A couple decades ago, police had a lot of credibility in the gun community. When we’d need to get a carry permit, it often would involve police-approved training, and the permit would be issued by a state or local police agency (or some division of one).
Being “into guns” was even a gateway into law enforcement for many people, including myself when I served as a volunteer. In most parts of the country, the local sheriff and sometimes even the police chief was an outspoken advocate for the rights of responsible gun owners.
While people on the political left have historically been far more antagonistic to police and folks on the right have been predominately very supportive, the image and respectability of law enforcement among those on the right is starting to take on water. This is ultimately bad for not only police (who won’t have many friends left in the community if they lose right-leaning gun owners), but for the gun rights movement at large.
In this article, I’m going to give some recent examples of things that hurt the relationship between police and the gun rights movement, and offer some ideas on how to improve this.
Tuesday’s Anti-Gun Press Conference In Texas
Probably the worst thing in recent memory was the April 13, 2021 press conference in Texas where people in various police leadership positions spoke out against Constitutional Carry. At the state capitol, the Dallas police chief, other chiefs, and some guests explained their opposition to permitless carry in Texas, trotting out the usual “blood will run in the streets” talking points, when none of the at least 16 states that have passed permitless carry have had any of the problems they predict.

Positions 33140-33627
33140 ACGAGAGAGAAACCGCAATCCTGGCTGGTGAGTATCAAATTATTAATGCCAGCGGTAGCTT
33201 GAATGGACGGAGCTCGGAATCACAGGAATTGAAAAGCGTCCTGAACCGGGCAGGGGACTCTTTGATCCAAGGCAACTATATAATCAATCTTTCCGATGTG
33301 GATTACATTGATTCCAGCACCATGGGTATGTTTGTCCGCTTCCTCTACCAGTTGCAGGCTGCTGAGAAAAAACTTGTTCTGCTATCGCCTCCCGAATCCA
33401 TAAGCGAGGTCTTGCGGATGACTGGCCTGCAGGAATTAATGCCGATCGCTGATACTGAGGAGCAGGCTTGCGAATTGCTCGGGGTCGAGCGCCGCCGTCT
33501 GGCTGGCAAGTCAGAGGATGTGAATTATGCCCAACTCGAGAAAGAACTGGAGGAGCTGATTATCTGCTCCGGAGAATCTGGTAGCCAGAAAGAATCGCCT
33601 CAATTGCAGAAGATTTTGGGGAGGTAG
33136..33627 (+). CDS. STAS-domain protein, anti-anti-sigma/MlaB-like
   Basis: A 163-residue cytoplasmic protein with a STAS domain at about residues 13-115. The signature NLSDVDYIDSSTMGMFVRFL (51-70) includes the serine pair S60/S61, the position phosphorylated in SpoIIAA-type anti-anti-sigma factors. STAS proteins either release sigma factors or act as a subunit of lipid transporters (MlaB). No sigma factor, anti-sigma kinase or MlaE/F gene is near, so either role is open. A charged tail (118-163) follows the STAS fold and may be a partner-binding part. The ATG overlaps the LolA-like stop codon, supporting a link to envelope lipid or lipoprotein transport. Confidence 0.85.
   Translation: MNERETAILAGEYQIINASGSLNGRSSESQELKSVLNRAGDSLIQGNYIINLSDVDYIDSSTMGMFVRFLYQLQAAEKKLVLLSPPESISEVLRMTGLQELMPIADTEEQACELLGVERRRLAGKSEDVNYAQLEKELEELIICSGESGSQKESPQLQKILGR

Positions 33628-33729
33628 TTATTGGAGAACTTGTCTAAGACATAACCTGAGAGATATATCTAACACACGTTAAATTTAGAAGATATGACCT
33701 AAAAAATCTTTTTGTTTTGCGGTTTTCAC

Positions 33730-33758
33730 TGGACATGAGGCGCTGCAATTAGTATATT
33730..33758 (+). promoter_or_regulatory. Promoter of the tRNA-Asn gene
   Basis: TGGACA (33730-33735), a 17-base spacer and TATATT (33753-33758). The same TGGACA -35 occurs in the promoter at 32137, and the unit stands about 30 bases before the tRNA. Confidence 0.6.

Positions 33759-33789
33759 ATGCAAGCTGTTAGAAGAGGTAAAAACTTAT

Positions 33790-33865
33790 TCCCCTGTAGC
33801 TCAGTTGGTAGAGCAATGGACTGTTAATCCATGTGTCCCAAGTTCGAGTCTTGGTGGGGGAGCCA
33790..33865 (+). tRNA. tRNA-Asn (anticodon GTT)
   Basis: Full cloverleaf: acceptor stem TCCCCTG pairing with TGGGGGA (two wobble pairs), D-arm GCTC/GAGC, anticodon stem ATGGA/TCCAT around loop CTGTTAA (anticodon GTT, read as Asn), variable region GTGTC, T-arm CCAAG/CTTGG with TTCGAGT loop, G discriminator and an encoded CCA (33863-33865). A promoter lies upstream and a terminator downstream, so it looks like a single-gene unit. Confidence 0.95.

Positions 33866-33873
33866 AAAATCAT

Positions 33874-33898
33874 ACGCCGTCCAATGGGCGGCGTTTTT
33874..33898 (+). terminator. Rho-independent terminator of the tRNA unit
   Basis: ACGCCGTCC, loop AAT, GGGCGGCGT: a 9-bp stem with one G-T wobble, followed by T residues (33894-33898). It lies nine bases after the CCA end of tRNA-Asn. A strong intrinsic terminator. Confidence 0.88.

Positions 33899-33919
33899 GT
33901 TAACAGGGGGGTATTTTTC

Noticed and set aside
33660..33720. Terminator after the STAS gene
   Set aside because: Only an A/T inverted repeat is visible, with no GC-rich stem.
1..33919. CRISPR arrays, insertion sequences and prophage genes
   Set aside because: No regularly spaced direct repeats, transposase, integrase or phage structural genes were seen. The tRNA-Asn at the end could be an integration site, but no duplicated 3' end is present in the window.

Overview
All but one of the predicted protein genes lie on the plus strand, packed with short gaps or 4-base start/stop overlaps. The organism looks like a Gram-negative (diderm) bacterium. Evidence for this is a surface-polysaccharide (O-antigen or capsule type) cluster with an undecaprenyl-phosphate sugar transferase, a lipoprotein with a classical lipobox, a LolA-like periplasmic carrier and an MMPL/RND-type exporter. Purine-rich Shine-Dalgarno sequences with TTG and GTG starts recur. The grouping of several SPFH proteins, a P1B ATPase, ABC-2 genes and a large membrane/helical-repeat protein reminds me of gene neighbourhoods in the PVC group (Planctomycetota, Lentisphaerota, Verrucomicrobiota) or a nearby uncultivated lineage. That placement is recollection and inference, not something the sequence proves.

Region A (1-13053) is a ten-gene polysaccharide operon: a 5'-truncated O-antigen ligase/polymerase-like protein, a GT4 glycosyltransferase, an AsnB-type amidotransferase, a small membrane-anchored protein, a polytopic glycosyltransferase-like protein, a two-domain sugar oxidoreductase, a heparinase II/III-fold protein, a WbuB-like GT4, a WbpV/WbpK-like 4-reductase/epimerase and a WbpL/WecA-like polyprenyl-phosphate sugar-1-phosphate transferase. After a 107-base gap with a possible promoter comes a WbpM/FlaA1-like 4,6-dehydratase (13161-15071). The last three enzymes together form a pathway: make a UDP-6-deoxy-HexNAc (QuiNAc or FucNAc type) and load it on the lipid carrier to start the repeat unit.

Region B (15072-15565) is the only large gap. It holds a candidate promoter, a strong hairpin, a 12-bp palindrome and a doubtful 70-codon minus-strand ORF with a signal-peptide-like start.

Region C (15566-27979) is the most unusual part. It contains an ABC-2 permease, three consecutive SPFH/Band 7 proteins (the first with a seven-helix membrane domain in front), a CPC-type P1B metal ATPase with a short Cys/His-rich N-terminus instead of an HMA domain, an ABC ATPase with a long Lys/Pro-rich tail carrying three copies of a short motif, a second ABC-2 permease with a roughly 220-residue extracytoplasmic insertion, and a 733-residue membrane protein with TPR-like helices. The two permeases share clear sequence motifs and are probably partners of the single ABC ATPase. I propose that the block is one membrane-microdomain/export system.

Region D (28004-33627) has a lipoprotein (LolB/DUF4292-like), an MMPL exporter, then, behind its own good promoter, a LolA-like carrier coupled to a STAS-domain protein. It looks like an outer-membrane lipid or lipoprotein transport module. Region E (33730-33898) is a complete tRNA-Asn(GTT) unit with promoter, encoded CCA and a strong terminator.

While the police chiefs involved mostly came from cities with Democratic Party mayors and city councils (who appoint the chiefs), gun owners are getting tired of seeing the same lies repeated year after year about how constitutional carry will harm communities. States like Alaska, Arizona, and many others have been constitutional carry states for years, without the death and destruction these oath-breaking chiefs predict. Even academic studies bear out that there aren’t any negative public safety effects.
When invited to “back the blue” after seeing “the blue” try to destroy their rights, many gun owners on social media are giving the same response the elderly time-traveling Captain America did:
Biden Putting a Waco Man In Charge of BATFE
I’m not going to go into great detail, as The Truth About Guns already covered this, but Biden’s BATFE nominee is absolute garbage.
Not only was he involved in the controversial mass death at Waco in 1993 (dozens of women and children were burnt to death), but he has since been caught lying about the incident. There are pictures on the internet of him proudly posing with his rifle next to the burnt bodies of children.
The relationship between the ATF and gun owners has never been stellar, but if you ask around you’ll find that most gun shop owners and others in the industry have pretty darn good working relationships with their local agents. Shoving someone as awful as David Chipman down the industry’s throat is a great way to sour and destroy what progress has been made on both sides of this.